Trying to drive out the Devil with the Beelzebub

Naked Capitalism has a post up with the title “Ragnarok – Iceland and the ‘Doom of the Gods’”.
Most days I am reading Naked Capitalism and New Economic Perspectives in parallel and while I know that there is only a bit of overlap, the disconnect can sometimes be a bit jarring, like when I read:

[…] but when the global financial crisis hit the next year, and Iceland’s over-leveraged banks collapsed, he went bankrupt, leaving the state to complete the project.

And where would be the problem with that? Iceland, as the post points out, is still sovereign when it comes to issuing its currency, so the state could have just spent the Kronas necessary to complete the project, stimulating the construction sector in the process.

With the possibility of investment overseas removed, investors, including pension funds, must look for opportunities at home where choices are very limited. Their consequent purchase of government bonds allows the government to finance its budget deficit, reducing pressure to cut deficit spending.

This is just plain wrong: once again, Iceland is sovereign, the government is the issuer of its own currency and it doesn’t need to “sell” bonds to “finance” its spending. There’s absolutely no need for a government issuing its own freely floating currency to reduce its deficits, unless the economy is at capacity and government spending leads to inflation. If 20% deficit are needed for full employment in Iceland to be reached, why shouldn’t the government run this deficit?

The agreement with the IMF involved postponing cuts for a year, then imposing both tax increases (corporation tax increased to 18% from 12%, increased income tax and VAT and also a wealth tax) and spending cuts simultaneously, rather than favouring primarily spending cuts as was done in countries like Ireland.

Cuts there have been, and these, as always, have hit the poor the hardest. The pension system has been raided and healthcare provision has been scaled back, with sharply increased co-payments required.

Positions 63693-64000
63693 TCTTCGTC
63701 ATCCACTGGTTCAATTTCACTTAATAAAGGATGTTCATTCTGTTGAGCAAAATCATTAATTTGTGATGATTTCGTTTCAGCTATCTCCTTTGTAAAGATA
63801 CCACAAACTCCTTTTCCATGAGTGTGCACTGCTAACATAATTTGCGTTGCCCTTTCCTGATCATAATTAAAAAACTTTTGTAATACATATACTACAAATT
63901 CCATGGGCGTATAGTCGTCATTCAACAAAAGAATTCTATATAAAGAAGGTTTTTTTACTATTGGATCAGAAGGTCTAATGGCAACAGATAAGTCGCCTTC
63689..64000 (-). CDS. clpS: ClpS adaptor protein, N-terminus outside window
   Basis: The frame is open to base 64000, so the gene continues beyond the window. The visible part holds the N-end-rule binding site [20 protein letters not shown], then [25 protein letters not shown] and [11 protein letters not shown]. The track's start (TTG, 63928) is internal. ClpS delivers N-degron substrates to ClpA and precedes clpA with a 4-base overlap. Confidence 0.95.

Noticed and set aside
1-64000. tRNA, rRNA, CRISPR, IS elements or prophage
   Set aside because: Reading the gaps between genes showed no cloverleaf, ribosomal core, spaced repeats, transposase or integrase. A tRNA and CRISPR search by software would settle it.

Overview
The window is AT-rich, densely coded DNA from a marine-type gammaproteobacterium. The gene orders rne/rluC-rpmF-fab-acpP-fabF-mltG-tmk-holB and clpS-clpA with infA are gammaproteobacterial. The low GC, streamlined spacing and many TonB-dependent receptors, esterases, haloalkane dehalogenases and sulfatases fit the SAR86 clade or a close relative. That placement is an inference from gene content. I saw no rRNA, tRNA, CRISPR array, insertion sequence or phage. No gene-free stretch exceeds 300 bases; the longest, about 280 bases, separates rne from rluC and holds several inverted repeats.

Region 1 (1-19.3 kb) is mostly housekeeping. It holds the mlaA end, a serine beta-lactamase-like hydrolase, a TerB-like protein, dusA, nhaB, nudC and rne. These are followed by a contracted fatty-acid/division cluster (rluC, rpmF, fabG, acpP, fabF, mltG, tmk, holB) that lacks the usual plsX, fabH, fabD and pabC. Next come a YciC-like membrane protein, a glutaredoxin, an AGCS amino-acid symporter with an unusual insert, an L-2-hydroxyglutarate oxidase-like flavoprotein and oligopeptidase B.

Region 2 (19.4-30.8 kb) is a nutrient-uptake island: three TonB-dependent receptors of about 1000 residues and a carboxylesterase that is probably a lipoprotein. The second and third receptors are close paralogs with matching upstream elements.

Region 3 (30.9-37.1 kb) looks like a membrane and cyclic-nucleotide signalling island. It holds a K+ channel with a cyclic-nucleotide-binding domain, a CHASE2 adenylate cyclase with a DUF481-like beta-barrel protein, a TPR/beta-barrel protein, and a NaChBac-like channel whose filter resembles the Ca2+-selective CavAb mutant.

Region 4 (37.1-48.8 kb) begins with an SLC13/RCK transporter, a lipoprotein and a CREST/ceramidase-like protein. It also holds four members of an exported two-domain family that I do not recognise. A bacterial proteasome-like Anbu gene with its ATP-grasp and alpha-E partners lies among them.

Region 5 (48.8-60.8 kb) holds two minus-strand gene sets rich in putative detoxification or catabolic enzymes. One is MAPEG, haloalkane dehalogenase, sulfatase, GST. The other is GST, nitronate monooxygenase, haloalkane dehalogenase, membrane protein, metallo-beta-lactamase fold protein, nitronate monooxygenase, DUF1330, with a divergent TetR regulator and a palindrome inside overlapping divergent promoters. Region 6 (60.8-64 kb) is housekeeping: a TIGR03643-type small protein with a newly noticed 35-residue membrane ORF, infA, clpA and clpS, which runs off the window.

So after, as the post points out, the crisis has been caused by the neo-liberal playbook, a deal is made with the point organization of neo-liberalism, and the sacrifice being made consists of impoverishing the vulnerable via regressive taxation and reduced social spending?

The longer term considerations matter less, however, than the short term popularity of debt relief. 150 billion krónur is to be eliminated, through a combination of outright cancellation (80 billion krónur) and allowing, and incentivizing, people to use their tax-free pension savings to pay down household debt (70 billion krónur). The measures will be paid for through taxation of the estates of the old banks, in other words with foreign funds trapped behind capital controls.

So, let me see – from what I understood, the Icelandic banks are bankrupt and effectively state-controlled. This would mean that all mortgages that these banks held are now held by government, which also means that the government could forgive all the loans for which these mortgages were security, without having to “pay” for this debt-forgiveness. In particular, this would mean not swindling people out of their pension savings (although private pension savings are not a good idea anyway, since they take away from aggregate demand and are pointless unless the investment in the infrastructure – nursing homes, medical sector, care personnel – has been made)

The company [CCP] itself is barred from trading with a foreign bank because of the currency restrictions, he added, Icelandic banks are too small for such a large company—but they shouldn’t be any larger.

I know I sound like a broken record but the fact remains: the Icelandic government is a sovereign currency issuer! If Hilmar Veigar Pétursson needs Kronas, any government-controlled bank can give him a loan as large as needed, although the question comes to my mind why a video game publisher needs such large loans. If he needs foreign currency, I understand the problem but then I wonder again why he needs large loans of foreign currency for business.

All in all, the analysis of this post and the potential solutions it offers, seems entirely couched in neo-liberal think and speak…which I find perplexing since it is exactly this think and speak that created the mess in the first place. How about going into alternative directions? Imagine the last government, instead of playing along with the IMF’s rules, would have put the welfare of the Icelandic population first, engineered debt relief, and spent what was necessary to fill the demand gap – they might just still be in power.

Edit: Actually, my favorite part was the following:

However, adopting another currency would come at a high price in terms of loss of sovereignty and loss of any control over monetary policy.

If Iceland ditched its currency, it wouldn’t have control over monetary policy to boost the economy, leaving layoffs as the primary way to deal with downturns.

Monetary policy has shown its toothlessness in the last five years, except when it comes to blowing new bubbles, fiscal policy, in the form of austerity, on the other hand, has been proven to be brutally effective. Yet, losing fiscal control is not even mentioned as a negative effect of giving up currency sovereignity…

This entry was posted in austerity, debt, deficit spending, democracy, developed countries, economic policy, macroeconomics, MMT, neo-liberalism, private debt, public debt, standards of living. Bookmark the permalink.

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